Articles In This Month's Issue: February 2006
Understanding Internal Control
Understanding Internal Control Awareness of management’s responsibility for internal control has been heightened of late by private sector developments such as the federal Sarbanes-Oxley legislation. To fulfill its internal control responsibilities, management must first understand the nature and importance of internal controls as outlined by the Committee on Sponsoring Organizations.
Stephen J. Gauthier
Overcoming the Obstacles to an Effective Internal Audit Function
There is much confusion in government today over what an internal auditor is and does. In too many cases, this confusion has undermined the effectiveness of the internal audit function. Learn about the core characteristics of the internal audit function and how to maximize its effectiveness in your organization.
Who’s Minding the Store? New York State’s Ongoing Quest to Strengthen Internal Controls
Twenty years after New York enacted groundbreaking legislation requiring state agencies to certify that public resources are being used efficiently and effectively, the state has made great strides toward its goal of 100 percent compliance. Read how one agency, the New York Lottery, is doing its part to establish a thriving internal control culture.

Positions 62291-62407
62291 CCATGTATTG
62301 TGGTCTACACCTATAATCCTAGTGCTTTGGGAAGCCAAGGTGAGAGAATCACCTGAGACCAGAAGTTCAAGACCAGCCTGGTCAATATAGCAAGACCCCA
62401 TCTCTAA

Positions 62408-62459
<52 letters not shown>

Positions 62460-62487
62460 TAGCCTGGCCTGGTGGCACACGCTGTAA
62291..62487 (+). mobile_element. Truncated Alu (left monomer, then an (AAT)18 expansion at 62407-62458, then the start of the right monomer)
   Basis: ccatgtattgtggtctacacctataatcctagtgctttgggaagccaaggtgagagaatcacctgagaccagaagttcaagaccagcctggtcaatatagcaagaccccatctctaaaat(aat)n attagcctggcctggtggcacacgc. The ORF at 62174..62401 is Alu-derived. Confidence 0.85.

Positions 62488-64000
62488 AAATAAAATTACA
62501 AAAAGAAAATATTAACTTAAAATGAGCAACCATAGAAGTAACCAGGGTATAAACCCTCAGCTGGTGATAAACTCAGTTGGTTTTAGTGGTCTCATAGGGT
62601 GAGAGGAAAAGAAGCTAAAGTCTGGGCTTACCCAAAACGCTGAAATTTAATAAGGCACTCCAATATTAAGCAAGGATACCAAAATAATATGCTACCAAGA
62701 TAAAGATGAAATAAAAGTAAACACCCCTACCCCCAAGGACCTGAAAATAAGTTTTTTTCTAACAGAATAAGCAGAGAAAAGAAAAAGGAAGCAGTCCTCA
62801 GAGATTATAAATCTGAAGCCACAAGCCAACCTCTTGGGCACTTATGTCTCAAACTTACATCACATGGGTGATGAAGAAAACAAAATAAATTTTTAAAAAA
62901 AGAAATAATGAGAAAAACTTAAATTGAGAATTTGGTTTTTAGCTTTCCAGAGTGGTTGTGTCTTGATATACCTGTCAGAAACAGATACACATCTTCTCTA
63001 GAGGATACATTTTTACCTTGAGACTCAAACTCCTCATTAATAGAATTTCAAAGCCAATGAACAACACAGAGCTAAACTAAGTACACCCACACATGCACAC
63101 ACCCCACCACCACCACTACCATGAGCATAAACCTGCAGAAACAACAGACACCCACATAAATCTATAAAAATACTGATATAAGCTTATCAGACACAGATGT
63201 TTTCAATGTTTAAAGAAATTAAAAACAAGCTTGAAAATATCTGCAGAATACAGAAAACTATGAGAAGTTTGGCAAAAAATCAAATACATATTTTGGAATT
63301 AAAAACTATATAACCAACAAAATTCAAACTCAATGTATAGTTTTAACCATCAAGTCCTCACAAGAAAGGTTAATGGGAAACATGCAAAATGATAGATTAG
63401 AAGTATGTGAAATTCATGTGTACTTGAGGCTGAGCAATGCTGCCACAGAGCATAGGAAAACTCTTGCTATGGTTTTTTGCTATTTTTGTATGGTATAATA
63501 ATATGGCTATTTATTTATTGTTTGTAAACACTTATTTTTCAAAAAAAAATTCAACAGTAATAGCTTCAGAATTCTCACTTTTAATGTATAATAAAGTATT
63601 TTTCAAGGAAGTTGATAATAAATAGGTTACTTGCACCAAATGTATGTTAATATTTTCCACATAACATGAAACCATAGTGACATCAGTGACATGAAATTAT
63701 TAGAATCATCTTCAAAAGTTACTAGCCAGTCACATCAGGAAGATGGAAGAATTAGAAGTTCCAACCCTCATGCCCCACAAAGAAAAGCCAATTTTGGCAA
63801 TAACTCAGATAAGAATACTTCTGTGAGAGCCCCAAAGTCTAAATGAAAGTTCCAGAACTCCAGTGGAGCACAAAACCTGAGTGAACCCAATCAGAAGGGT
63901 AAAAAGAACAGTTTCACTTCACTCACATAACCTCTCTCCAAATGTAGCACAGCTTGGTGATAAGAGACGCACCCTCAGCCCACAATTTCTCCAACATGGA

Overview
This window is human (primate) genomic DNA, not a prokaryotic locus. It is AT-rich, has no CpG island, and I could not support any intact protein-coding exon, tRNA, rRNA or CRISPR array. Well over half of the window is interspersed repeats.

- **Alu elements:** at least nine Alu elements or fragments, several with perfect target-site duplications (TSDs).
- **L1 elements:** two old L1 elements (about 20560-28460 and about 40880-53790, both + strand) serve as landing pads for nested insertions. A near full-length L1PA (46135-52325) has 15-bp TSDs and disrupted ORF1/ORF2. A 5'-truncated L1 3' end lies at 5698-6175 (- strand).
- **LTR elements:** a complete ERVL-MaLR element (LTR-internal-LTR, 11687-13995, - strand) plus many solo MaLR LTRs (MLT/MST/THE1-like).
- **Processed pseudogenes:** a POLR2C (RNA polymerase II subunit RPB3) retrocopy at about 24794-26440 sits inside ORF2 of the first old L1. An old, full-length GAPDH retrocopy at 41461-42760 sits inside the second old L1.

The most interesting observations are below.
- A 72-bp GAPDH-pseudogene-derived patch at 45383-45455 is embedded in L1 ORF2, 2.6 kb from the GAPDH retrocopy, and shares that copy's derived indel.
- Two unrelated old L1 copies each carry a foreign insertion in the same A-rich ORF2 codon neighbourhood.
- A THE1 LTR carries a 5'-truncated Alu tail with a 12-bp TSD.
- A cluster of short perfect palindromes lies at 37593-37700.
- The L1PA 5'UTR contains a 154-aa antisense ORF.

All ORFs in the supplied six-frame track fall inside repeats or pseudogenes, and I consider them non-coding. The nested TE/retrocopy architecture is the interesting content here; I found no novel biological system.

A growing number of local governments are turning to shared services arrangements as a means of enhancing service to constituents and lowering costs. This article gives an overview of the many different shared services arrangements in use today and offers advice on how to structure such arrangements.
Managing Change in IT Improvement Initiatives
Governments are beginning to understand that they must expand their IT improvement activities to include not only the business and technical components, but also the cultural components. To accomplish this, governments are incorporating change management and other organizational development tools into their improvement strategies.